Since the 1960s, the U.S. has seen a steady increase in female breadwinners and breadwinning mothers, flipping the script on traditional gender, marital and family norms. Women are the sole or primary breadwinner in 16% of marriages today, versus 5% in 1972, and in nearly a third of marriages both spouses earn the same amount of income, according to a 2023 Pew Research Center report. 

The growing economic contributions of women are an established fact. With an estimated shift of as much as $30 trillion in assets into the hands of women over the next three to five years and younger women increasing their financial savvy, we are bound to see a shift in the traditional “key” financial decision maker (currently, two-thirds are men). 

This transformation creates tremendous opportunity to help grow female earnings through investments, encouraging financial planning practices to tailor approaches to serve financially empowered women. 

What’s Different About Planning For Women  
From longer life spans to serving as primary caregivers, women’s lives present distinct planning challenges. Women are more educated than ever, making up a majority of the college-educated labor force. As women pursue advanced education, they often delay life events such as getting married and having children, adding complexity to their financial decisions. For example, if a woman defers childbearing into her 30s or later, she may face the challenge of paying for college tuition at a time when planners recommend maximizing retirement savings. 

While retirement planning is important for everyone, women on average live six years longer than men, making them more likely to be widowed and financially self-reliant in their later years. Further, women are more likely to encounter breaks in their careers for caregiving, which may reduce lifetime earnings.   

According to UBS’ Own Your Worth report, although women are earning more and living longer, they are often less engaged in making both short- and long-term financial decisions. One reason for this may be lack of time. Women breadwinners are still taking on many of the household responsibilities. Women spend about two hours more per week on caregiving than their husbands and two and a half hours more on housework, experiencing significantly less leisure time, according to the Pew Research Center. This lack of time to dedicate to their finances may result in deferring financial decisions and giving up a say in key considerations. 

As a result, proper planning for women is critically important to ensure their current needs are met and a plan is place for long-term financial success.  

What Women Want Versus What They Get 
So, is the financial services industry fully meeting the needs of women today? Research shows there is still room for improvement. A majority of women (64%) surveyed by Boston Consulting Group in 2020 said they felt their wealth management firm needed to improve its value proposition. The two groups that expressed the most discomfort with the status quo were high-net-worth women and women professionals.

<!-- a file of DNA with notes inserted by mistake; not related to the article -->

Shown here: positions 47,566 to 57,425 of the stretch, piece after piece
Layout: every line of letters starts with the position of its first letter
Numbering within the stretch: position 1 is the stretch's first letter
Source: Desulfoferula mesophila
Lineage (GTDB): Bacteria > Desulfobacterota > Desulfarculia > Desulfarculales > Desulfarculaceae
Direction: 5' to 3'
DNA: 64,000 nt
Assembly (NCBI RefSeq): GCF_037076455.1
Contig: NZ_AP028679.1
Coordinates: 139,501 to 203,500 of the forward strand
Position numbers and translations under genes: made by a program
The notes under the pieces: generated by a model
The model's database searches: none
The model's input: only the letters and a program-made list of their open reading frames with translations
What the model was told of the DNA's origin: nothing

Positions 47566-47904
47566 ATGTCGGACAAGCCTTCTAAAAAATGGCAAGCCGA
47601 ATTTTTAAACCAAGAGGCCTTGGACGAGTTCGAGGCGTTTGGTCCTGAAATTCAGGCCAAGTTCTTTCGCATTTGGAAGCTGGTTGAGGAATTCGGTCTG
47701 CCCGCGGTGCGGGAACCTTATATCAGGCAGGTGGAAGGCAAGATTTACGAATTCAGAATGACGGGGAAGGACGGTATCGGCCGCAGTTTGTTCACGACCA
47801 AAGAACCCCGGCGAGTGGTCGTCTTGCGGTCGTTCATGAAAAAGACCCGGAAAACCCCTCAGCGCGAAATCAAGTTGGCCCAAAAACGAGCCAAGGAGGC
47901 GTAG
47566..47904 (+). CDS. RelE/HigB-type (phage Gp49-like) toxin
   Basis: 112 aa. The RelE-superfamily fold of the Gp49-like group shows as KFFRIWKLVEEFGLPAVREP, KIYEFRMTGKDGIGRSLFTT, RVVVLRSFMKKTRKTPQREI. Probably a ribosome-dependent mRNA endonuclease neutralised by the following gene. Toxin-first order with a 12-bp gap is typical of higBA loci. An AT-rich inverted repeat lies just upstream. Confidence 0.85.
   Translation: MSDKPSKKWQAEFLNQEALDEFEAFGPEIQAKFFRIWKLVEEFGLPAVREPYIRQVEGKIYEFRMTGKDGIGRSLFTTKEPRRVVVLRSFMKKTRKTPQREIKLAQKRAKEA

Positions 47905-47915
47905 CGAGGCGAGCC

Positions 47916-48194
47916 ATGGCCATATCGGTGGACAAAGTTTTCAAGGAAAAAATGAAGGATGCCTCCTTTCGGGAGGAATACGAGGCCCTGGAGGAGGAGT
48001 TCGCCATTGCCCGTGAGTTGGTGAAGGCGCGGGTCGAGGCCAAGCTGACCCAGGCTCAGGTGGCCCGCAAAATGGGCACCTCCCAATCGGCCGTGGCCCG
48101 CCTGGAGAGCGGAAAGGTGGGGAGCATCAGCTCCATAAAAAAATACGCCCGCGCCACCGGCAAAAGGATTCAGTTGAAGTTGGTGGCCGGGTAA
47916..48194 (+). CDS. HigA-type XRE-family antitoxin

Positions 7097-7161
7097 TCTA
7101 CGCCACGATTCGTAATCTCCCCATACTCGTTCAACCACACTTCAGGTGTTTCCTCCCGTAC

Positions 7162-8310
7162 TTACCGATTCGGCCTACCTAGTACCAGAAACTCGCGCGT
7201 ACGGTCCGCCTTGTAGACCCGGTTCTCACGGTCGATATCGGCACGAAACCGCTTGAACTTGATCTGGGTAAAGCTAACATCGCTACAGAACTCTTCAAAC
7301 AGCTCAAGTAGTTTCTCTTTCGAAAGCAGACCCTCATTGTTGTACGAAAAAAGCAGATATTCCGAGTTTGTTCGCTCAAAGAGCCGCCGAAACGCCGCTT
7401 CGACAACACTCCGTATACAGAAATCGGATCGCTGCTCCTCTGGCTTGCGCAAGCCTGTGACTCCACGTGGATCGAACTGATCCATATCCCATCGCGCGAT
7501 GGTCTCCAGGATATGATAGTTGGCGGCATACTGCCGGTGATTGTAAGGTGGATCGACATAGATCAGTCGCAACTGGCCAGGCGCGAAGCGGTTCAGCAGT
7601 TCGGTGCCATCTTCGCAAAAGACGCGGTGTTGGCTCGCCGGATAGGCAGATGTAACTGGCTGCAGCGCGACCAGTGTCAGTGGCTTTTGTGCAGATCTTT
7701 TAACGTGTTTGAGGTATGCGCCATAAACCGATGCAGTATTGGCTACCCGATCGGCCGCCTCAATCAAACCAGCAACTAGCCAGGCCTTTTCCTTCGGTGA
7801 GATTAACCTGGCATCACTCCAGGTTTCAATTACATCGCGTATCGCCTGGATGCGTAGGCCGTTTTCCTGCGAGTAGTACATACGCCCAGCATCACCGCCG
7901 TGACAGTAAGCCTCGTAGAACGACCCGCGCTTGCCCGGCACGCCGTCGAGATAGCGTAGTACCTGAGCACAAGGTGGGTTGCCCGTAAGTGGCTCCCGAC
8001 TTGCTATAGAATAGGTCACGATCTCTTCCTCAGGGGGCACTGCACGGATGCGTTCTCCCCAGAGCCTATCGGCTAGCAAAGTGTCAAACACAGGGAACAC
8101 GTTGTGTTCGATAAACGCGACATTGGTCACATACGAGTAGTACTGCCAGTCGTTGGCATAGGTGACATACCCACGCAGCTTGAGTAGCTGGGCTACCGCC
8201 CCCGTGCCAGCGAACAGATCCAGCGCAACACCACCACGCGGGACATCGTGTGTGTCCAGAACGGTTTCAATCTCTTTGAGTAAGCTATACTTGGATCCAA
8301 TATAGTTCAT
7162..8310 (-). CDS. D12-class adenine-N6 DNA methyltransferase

The research points to common issues, such as an advisor who mainly focuses attention on the male partner in a relationship or one who misjudges a woman’s level of comprehension and oversimplifies the information they provide. 

Within the predominantly male financial services industry, unconscious bias may cast a long shadow on the client experience for women. When financial professionals make assumptions about a female client’s needs or knowledge level, they do her a disservice. An examination of personal biases should be foundational for planners serving clients of any gender. 

Serving Breadwinner Women Better 
Focusing on improving the client experience for women is simply a smart business strategy. Here are three areas that can make an impact. 

•  Ease women’s time-based conflict. Financial professionals serving female breadwinners can help with the juggle of professional and personal priorities. This might look like using technology to aggregate assets for all-in-one convenience, or recording a video of a financial plan update so a woman can watch it and respond on her terms. It might take the form of educating clients about the value of their time and helping them identify responsibilities they can delegate or outsource. By encouraging women to share their challenges, advisors can develop personalized strategies to overcome them.

• Create an intentional approach to counteracting unconscious gender bias through resources such as the CFP Board’s new book, The Psychology of Financial Planning. It provides an overview of client and planner attitudes, values and biases as the first order of business, with frank encouragement for financial planners to reflect on their own financial background and biases to enhance client empathy. 

• Invest time in building client confidence. Seek to understand the needs of women breadwinners, setting aside assumptions, and provide a collaborative space that encourages financial engagement. Watch the webinar Key Insights into Becoming a Trusted Advisor for additional strategies. 

Women’s wealth is undoubtedly on the rise, and our industry has the great opportunity—and great responsibility—to help champion their financial futures.   

Emily Koochel, Ph.D., is the manager of financial wellness at eMoney Advisor